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Does this blank page scare you? Flip to page XX for tips on how to start hatching your idea.

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3

Action plan. Think through and list the steps you need to launch your idea. Assign each task to a person and set a due date. You might create an Action Plan right away, or it may be a work in progress. Either way, it will help keep you moving forward. This page is at the beginning of each Hatch project so you can reference it easily.

4

Target launch date. Setting a date will keep you accountable.

5

Use the blank dot grid pages for your exploration.


HATCH GUIDELINES Every project is unique and everyone starts from a different point, with distinct skill sets, knowledge, and experience. The key is approaching each project with an exploratory mindset and learning as you go. Start by identifying what you don’t know, then research and apply what you’ve learned to your concept. Often, the hardest part is committing to an idea and getting started. These guidelines provide an overview to get you on the path to product launch. For additional resources, visit our website at www.twotumbleweeds.co.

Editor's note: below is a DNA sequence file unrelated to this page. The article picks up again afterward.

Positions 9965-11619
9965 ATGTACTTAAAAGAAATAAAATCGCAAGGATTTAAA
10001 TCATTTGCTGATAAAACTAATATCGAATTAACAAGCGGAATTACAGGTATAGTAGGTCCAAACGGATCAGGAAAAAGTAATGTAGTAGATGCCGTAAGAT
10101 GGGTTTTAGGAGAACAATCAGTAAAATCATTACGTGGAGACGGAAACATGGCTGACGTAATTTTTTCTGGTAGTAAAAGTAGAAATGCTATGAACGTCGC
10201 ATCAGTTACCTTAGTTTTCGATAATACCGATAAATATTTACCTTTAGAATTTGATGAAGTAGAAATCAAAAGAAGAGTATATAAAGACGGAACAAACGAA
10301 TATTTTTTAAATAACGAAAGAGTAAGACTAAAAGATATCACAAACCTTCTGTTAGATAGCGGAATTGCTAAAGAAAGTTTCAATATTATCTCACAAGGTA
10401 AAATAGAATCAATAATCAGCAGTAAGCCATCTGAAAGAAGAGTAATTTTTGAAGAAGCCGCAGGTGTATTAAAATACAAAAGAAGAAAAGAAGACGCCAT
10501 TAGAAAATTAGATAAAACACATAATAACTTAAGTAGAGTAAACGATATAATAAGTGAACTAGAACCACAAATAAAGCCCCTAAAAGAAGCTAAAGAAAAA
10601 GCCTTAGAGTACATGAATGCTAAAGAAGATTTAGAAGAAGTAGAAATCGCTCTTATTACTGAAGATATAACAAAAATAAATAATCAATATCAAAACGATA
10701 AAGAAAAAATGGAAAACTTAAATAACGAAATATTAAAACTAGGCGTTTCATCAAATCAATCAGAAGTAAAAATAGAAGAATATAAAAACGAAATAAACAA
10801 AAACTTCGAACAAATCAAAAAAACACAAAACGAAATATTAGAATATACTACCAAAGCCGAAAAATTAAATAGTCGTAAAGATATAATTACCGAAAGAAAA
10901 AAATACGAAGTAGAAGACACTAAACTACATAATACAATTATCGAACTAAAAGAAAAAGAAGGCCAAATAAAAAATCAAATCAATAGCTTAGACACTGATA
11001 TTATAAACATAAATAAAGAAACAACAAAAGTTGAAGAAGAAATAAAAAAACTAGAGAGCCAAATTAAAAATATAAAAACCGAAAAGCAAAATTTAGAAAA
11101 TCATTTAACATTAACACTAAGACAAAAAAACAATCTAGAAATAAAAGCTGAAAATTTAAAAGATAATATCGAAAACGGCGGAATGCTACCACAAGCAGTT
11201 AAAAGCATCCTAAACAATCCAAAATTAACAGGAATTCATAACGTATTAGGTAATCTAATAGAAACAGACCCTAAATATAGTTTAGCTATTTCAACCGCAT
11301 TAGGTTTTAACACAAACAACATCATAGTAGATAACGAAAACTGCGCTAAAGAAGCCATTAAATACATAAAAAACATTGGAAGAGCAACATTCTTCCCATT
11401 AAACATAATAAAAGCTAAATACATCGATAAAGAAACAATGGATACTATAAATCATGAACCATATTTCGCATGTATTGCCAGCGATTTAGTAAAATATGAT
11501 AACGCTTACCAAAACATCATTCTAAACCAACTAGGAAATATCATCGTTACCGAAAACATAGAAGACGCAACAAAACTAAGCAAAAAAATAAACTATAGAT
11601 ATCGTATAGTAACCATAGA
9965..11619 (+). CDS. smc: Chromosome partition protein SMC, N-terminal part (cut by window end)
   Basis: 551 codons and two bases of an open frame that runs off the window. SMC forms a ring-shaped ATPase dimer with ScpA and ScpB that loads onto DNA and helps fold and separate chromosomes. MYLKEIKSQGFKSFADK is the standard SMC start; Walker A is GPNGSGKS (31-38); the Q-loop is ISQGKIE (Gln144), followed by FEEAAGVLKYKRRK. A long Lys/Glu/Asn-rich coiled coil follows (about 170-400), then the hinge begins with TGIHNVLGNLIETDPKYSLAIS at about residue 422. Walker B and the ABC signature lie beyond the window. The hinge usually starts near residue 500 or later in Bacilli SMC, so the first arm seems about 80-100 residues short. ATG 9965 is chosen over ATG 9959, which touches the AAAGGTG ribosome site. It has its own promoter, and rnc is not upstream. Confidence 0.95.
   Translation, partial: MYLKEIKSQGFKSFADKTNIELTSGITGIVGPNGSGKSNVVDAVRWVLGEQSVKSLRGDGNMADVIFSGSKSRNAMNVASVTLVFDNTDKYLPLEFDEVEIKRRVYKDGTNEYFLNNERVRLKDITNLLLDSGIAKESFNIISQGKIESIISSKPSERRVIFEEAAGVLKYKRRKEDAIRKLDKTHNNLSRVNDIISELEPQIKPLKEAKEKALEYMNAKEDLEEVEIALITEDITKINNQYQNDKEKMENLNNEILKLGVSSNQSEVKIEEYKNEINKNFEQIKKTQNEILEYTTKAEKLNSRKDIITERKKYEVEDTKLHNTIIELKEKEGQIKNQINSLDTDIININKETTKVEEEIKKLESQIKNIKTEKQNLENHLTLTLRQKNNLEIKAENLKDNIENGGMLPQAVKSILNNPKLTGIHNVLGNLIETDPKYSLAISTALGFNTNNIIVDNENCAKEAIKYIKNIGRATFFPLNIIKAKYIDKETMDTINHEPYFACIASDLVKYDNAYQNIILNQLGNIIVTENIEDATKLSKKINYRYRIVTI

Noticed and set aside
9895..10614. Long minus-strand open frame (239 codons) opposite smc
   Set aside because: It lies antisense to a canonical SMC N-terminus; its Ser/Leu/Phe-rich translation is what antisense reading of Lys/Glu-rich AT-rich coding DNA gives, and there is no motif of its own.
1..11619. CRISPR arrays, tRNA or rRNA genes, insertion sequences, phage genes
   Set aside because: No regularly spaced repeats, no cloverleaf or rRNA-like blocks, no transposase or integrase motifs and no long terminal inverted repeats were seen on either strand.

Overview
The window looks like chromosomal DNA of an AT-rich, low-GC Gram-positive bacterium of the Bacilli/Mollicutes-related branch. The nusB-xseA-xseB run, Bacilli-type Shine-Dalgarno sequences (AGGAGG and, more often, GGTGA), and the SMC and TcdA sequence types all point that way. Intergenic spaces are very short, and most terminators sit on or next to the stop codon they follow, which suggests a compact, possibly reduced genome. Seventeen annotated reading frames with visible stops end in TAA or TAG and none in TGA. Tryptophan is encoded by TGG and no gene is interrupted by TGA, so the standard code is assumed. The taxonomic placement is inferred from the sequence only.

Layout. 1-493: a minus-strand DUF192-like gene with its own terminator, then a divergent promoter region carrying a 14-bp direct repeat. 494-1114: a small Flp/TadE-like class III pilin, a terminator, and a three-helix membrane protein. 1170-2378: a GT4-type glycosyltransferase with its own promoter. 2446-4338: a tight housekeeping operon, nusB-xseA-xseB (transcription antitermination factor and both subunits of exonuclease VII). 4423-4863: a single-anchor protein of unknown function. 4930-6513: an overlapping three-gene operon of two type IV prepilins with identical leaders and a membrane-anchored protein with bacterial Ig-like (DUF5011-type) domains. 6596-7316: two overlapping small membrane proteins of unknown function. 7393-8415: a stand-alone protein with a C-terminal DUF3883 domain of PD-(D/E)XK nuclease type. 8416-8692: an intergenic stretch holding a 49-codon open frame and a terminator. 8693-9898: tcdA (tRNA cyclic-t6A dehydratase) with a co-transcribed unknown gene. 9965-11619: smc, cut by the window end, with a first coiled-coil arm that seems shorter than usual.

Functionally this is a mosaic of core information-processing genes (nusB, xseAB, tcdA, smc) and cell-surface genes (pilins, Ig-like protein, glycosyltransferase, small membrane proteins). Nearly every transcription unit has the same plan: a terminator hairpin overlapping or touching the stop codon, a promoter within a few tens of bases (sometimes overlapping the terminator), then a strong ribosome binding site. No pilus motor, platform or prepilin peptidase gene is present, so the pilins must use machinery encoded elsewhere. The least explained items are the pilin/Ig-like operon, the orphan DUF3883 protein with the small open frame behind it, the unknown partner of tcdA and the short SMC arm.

Product Development Process Product development consists of five main steps, with an iterative Design/Development process that’s informed by user testing and repeats until your product is ready to launch.